Class Notes (838,036)
Canada (510,626)
Brock University (12,132)
Philosophy (259)
PHIL 1F91 (53)
Lecture

Hegel vs Rousseau

9 Pages
122 Views
Unlock Document

Department
Philosophy
Course
PHIL 1F91
Professor
David Hayes
Semester
Fall

Description
19/04/2012 1 ROUSSEAU AND HEGEL Two of the most controversial and disliked of all European thinkers. Also two of the most admired and influential of all European thinkers! 2 JEAN-JACQUES ROUSSEAU [1712-1778] INTRODUCTION Rousseau is usually seen as an anti-enlightenment figure To be more precise, as Lopstpn puts it he downplays reason and emphasizes the HEArt [ie. passions, feelings or emotions] over the HEAd. He is not alone in this. David Hume developed similar ideas in Scotland as we shall see. 3 ROUSSEAUS INTRODUCTION ROUSSEAUs INTRODUCTION [219-21] KEY IDEA: Two types of Inequality: 1. Natural [phusis]: age, health, bodily strength, mental and spiritual? [Rousseau says soul] 2. Conventional [nomos] political and economic privileges, being richer, more honored or powerful or able to make others obey you This distinction is the key to understanding almost everything Rousseau says 4 CONJECTURAL HISTORY Rousseau is really doing pre-history which in his day had to be mostly speculative since, by definition [and fact], documents are lacking. However science, reason and religion, does not forbid us to form conjectures, drawn from the nature of man and the beings surrounding him* It is therefore both a hypothetical and counter-factual history [and pre-history] * or as Popper put it nicely: Criticism curbs the imagination but does not put it in chains. 5 3 CONTROVERSIAL THESES Rousseau opened one book by saying: (1) Man is born free and everywhere he is in chains. (2) Later asserted that We must compel men to be free. (3) He also defended the idea called The Noble Savage. 6 WHAT TO LOOK FOR 1. A very optimistic view of human nature. We are born good not sadistic, selfish, sinful, sordid, suckers or sychophants. 2. A very pessimistic view of human society under so-called civilization. We have been corrupted by the true original sin, acquisition of private property and the ensuing great inequalities of wealth, income, privilege and power. [Think of the 1 (3) He also defended the idea called The Noble Savage. 19/04/2012 6 WHAT TO LOOK FOR 1. A very optimistic view of human nature. We are born good not sadistic, selfish, sinful, sordid, suckers or sychophants. 2. A very pessimistic view of human society under so-called civilization. We have been corrupted by the true original sin, acquisition of private property and the ensuing great inequalities of wealth, income, privilege and power. [Think of the extremely rich 1% and the rest of us poor or merely middle class 99%] BUT do NOT confine this to the contemporary world but to the past 5,000 years [at least maybe 10,000] almost everywhere in the world. And in the Malthusian world the vast majority of the 99% were poor or very poor. 7 FIRST PART [221-233] Rousseau covers the following topics all related, one way or another, to the major theme of gross inequality in modern, civilized societies [unlike pre-civilized societies]. 1. Humans and animals.* 2. Hobbes: why he is wrong. 3. Why savage life is better than ours. 4. Equality is too extreme in our society. 5. Our ills are our own dam fault. 6. We have not listened to Mother Nature. [not Rousseaus term] 7. Origins of private property, agriculture, language and great [unjustified] inequalities. * I refuse to use the now common terms humans and non-human animals. * 8 HUMANS, ANIMALS AND THE JUNGLE Rousseau says I see man as an animal less strong,less agilebutthe most advantageously organized [221] Hobbes: why he is wrong. He thinks he freedom of the state of nature is not worth having and giving it up benefits us Rousseau thinks the state of nature is better because we live a freer, simpler happier life. Finally inequality is too extreme in our so-called civilized society. 9 CRITIQUE OF MANDEVILLE The Fable of the Bees was a very interesting and controversial book in the early 18 century (p. 229) It was based on pure egoism and how it benefits society: private vices lead to public virtue. But even he recognized that nature gave us pity and compassion as well as reason and pure self-interest. 10 SECOND PART [233-240] Nice logically developed hypothetical but plausible account of pre-history Main point is that the originator of private property is the villain in this morality tale. 2 It was based on pure egoism and how it benefits society: private vices lead to public 19/04/2012 virtue. But even he recognized that nature gave us pity and compassion as well as reason and pure self-interest. 10 SECOND PART [233-240] Nice logically developed hypothetical but plausible account of pre-history Main point is that the originator of private property is the villain in this morality tale. Rousseau clearly sounds like a socialist here BUT Rousseau also formulates a version of the prisoners dilemma this time with positive sum game [234R par. 3] Property selfishness disruption of family life and a new division of labour. 11 THE TRUE ORIGINAL SIN First part, 233: wonderful opening line even if you disagree or are unsure. Then a provocative claim: the fruits [of earth] belong to all and the Earth to no one. Contrary to earlier Social Contract theories of Hobbes and Locke. Contrast with first real sin in the Bible: Cains fratricide followed by his founding the first city: the term, civilization, is from cives = city in Latin. Then Rousseau assumes no recognition of paternity while maternity be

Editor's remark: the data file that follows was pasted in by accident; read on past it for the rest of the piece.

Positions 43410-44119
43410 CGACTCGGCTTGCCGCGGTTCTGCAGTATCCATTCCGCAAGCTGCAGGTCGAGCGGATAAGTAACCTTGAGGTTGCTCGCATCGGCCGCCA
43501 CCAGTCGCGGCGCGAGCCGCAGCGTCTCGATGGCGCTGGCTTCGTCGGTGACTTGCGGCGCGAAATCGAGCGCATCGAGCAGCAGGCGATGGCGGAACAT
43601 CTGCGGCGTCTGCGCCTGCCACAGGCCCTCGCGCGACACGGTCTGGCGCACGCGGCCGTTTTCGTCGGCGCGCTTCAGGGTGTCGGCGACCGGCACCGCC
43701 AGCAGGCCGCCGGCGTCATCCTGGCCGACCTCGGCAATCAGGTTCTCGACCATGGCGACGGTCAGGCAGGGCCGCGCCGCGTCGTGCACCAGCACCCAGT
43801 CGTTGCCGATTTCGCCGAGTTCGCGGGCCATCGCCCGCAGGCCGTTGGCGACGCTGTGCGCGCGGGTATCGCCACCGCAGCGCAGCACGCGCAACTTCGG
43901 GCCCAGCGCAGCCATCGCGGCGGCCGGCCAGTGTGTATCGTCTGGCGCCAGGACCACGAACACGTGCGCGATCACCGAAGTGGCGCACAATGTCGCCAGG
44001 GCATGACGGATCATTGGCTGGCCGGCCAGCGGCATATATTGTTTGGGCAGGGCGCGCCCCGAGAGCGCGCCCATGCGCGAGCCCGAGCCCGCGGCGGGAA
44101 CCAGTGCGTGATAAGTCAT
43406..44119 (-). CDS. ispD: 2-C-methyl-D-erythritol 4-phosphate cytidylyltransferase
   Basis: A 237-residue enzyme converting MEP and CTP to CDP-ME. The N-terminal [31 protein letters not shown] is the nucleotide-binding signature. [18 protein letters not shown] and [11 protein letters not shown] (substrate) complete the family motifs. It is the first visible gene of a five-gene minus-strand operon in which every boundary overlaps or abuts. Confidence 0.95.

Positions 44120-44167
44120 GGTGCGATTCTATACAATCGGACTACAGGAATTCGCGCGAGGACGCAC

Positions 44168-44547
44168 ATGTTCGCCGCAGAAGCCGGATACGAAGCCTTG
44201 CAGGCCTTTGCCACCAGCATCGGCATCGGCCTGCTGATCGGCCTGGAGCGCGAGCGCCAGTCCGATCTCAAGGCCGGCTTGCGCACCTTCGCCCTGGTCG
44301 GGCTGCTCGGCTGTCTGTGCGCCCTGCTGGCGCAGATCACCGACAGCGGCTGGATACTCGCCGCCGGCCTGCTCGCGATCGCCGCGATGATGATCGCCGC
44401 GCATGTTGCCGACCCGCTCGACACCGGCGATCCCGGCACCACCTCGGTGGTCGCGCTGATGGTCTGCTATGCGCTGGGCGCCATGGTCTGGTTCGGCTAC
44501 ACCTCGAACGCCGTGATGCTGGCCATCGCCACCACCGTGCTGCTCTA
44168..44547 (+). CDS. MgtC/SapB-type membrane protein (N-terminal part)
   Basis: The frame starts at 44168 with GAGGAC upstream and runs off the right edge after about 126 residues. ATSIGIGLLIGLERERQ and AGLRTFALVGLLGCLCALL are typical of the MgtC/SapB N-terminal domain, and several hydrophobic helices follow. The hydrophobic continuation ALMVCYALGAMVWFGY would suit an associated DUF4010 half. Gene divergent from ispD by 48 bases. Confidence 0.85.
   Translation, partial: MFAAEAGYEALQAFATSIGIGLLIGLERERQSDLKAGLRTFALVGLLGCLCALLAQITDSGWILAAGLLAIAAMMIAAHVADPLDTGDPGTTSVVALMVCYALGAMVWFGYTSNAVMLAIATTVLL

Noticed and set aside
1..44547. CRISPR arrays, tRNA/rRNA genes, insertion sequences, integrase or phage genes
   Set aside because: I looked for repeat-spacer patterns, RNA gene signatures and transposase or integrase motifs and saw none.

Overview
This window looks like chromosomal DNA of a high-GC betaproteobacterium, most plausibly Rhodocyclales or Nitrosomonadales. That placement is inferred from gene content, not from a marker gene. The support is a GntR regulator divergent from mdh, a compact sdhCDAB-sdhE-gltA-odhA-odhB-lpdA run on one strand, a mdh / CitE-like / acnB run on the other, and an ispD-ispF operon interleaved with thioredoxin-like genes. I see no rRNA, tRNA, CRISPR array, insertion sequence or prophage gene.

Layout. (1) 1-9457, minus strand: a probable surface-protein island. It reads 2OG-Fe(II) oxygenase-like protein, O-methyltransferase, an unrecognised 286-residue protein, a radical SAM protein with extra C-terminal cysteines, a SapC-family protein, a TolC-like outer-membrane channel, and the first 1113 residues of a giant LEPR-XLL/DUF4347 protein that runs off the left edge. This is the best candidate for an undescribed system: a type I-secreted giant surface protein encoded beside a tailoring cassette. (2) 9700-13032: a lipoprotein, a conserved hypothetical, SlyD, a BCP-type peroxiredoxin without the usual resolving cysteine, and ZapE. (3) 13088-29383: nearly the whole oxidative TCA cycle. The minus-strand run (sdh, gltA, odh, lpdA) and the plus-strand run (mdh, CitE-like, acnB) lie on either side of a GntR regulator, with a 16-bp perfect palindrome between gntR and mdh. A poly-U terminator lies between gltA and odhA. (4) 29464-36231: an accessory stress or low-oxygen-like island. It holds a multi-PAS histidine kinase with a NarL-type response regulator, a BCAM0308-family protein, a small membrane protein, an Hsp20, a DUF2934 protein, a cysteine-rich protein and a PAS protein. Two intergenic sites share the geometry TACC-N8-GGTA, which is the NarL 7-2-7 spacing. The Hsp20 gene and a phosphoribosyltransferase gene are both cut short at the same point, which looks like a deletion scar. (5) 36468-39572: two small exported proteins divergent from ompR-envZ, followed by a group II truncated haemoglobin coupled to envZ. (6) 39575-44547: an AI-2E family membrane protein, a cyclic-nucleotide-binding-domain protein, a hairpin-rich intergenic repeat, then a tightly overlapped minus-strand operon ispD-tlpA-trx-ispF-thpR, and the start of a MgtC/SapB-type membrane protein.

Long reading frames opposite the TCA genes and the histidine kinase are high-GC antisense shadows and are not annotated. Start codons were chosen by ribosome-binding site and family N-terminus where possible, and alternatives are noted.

More Less

Related notes for PHIL 1F91

Log In


OR

Join OneClass

Access over 10 million pages of study
documents for 1.3 million courses.

Sign up

Join to view


OR

By registering, I agree to the Terms and Privacy Policies
Already have an account?
Just a few more details

So we can recommend you notes for your school.

Reset Password

Please enter below the email address you registered with and we will send you a link to reset your password.

Add your courses

Get notes from the top students in your class.


Submit